Peter Steinmeyer, a Member of the Firm in the Labor and Employment practice and Managing Shareholder of the Chicago office, was quoted in an article in titled "5 Tips for Drafting Employment Pacts in the Social Media Era." (Read the full version – subscription required.)

Following is an excerpt:

Facebook, LinkedIn and Twitter have radically changed how companies and employees connect to each other as well as clients or customers, and those changes have left the law — and employment contracts — struggling to keep up, lawyers say.

"Technology and society move quicker than the law, and the law is catching up right now," said Peter Steinmeyer, co-chairman of the noncompetes, unfair competition and trade secrets practice group at Epstein Becker Green. …

Exactly what constitutes "solicitation" may be the biggest unresolved question for lawyers trying to enforce agreements barring departing workers from luring clients or former co-workers away from a company in the social media realm, Steinmeyer said. …

"In the social media era, it makes sense to have a more specific definition of solicitation, but an awful lot of agreements simply use the word 'solicit' without defining what that means," Steinmeyer said. …

But in light of the uncertainty swirling around what constitutes a solicitation on the social media sphere, employers might want to go against the grain and make sure their nonsolicitation agreements are accompanied by restrictions that prohibit departing employees from doing business with their former customers, Steinmeyer said. …

In addition to making sure workers understand the significance of any confidential information they may have access to, companies should clearly label confidential information as such and hold exit interviews with departing employees that stress the need to protect confidential data, according to Steinmeyer.

Back to Trade Secrets & Employee Mobility Blog

Search This Blog

Blog Editors

Related Services



Jump to Page


Sign up to receive an email notification when new Trade Secrets & Employee Mobility posts are published:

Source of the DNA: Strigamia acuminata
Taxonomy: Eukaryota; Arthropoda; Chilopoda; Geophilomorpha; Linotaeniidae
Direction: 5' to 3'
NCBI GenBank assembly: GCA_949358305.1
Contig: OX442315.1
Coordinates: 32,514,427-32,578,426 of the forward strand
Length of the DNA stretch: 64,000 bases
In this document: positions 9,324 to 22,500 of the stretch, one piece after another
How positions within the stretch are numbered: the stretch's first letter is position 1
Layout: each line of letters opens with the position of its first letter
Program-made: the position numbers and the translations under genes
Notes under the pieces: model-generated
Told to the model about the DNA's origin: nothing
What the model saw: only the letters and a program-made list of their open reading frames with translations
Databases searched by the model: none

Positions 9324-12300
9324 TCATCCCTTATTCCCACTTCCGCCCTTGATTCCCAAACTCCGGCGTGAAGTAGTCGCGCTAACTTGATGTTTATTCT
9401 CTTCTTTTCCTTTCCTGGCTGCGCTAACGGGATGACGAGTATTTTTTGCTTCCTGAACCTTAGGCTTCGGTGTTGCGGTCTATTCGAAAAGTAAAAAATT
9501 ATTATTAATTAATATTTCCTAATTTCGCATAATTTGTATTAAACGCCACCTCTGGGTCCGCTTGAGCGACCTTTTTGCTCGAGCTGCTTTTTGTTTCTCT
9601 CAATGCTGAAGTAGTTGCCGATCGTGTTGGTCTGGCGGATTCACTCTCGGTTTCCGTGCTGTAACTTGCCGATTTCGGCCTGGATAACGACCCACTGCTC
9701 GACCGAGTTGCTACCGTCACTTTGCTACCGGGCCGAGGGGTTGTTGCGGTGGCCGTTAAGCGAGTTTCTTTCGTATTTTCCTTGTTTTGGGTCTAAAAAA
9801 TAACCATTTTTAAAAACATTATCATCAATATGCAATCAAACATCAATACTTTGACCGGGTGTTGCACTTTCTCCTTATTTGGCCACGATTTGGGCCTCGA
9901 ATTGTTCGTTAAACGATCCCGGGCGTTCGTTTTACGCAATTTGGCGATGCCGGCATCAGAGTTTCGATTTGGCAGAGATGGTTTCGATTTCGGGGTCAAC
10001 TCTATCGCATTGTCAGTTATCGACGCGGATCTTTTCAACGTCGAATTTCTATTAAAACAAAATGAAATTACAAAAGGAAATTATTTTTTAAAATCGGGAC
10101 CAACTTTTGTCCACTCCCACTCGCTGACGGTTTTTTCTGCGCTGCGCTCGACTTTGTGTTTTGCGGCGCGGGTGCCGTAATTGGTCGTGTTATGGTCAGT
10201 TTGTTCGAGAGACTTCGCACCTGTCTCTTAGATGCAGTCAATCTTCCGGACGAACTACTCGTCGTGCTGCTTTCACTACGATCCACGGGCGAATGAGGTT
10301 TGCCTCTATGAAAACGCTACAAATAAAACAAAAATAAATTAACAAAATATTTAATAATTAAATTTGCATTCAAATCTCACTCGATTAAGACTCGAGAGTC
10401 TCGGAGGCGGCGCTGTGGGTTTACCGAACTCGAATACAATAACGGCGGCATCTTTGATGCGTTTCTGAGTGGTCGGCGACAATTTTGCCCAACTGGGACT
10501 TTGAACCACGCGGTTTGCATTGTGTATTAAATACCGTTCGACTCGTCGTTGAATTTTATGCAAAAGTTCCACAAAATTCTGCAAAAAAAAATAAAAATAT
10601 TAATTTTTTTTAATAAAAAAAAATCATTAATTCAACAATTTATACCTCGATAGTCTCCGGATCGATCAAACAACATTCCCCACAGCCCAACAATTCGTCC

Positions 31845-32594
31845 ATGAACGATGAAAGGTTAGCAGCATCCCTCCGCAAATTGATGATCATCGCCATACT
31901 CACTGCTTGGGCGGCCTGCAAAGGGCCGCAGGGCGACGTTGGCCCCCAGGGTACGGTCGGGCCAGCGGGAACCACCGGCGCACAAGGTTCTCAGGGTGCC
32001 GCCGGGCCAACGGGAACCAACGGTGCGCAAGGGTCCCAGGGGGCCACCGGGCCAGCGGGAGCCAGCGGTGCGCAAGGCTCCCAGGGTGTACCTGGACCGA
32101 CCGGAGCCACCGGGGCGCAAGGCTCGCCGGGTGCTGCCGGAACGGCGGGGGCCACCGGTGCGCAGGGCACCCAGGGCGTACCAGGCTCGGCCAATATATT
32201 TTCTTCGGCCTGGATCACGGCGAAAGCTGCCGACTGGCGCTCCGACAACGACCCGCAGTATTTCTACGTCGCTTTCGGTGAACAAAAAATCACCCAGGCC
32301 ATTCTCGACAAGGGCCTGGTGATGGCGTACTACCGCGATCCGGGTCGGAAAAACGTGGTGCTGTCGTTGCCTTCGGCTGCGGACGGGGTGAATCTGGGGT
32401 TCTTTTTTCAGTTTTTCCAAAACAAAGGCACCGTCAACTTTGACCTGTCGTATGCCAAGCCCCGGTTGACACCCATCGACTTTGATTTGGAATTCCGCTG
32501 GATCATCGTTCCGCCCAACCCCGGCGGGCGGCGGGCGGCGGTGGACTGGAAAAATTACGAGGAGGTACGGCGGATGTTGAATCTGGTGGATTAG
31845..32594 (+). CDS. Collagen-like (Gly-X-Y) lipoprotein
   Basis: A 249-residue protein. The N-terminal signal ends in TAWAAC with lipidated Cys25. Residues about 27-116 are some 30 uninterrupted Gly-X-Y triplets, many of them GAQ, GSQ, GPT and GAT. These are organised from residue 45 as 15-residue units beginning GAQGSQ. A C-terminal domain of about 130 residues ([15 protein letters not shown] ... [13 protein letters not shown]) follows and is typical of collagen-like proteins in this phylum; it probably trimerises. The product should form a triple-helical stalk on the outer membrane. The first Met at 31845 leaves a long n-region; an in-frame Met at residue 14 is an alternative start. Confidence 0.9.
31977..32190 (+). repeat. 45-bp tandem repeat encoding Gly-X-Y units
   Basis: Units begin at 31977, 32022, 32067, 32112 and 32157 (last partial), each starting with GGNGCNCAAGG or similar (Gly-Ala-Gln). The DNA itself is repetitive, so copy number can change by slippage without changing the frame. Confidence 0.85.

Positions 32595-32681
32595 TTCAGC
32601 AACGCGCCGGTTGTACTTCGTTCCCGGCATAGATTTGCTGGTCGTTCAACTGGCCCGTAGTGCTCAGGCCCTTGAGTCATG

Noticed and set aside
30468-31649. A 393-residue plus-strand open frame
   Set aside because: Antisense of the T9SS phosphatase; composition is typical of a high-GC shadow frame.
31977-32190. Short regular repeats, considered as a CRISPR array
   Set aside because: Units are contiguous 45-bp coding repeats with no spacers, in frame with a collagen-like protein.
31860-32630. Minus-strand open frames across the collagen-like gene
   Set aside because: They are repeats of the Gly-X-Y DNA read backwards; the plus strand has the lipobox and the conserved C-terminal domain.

Privacy Preference Center

When you visit any website, it may store or retrieve information on your browser, mostly in the form of cookies. This information might be about you, your preferences or your device and is mostly used to make the site work as you expect it to. The information does not usually directly identify you, but it can give you a more personalized web experience. Because we respect your right to privacy, you can choose not to allow some types of cookies. Click on the different category headings to find out more and change our default settings. However, blocking some types of cookies may impact your experience of the site and the services we are able to offer.

Strictly Necessary Cookies

These cookies are necessary for the website to function and cannot be switched off in our systems. They are usually only set in response to actions made by you which amount to a request for services, such as setting your privacy preferences, logging in or filling in forms. You can set your browser to block or alert you about these cookies, but some parts of the site will not then work. These cookies do not store any personally identifiable information.

Performance Cookies

These cookies allow us to count visits and traffic sources so we can measure and improve the performance of our site. They help us to know which pages are the most and least popular and see how visitors move around the site. All information these cookies collect is aggregated and therefore anonymous. If you do not allow these cookies we will not know when you have visited our site, and will not be able to monitor its performance.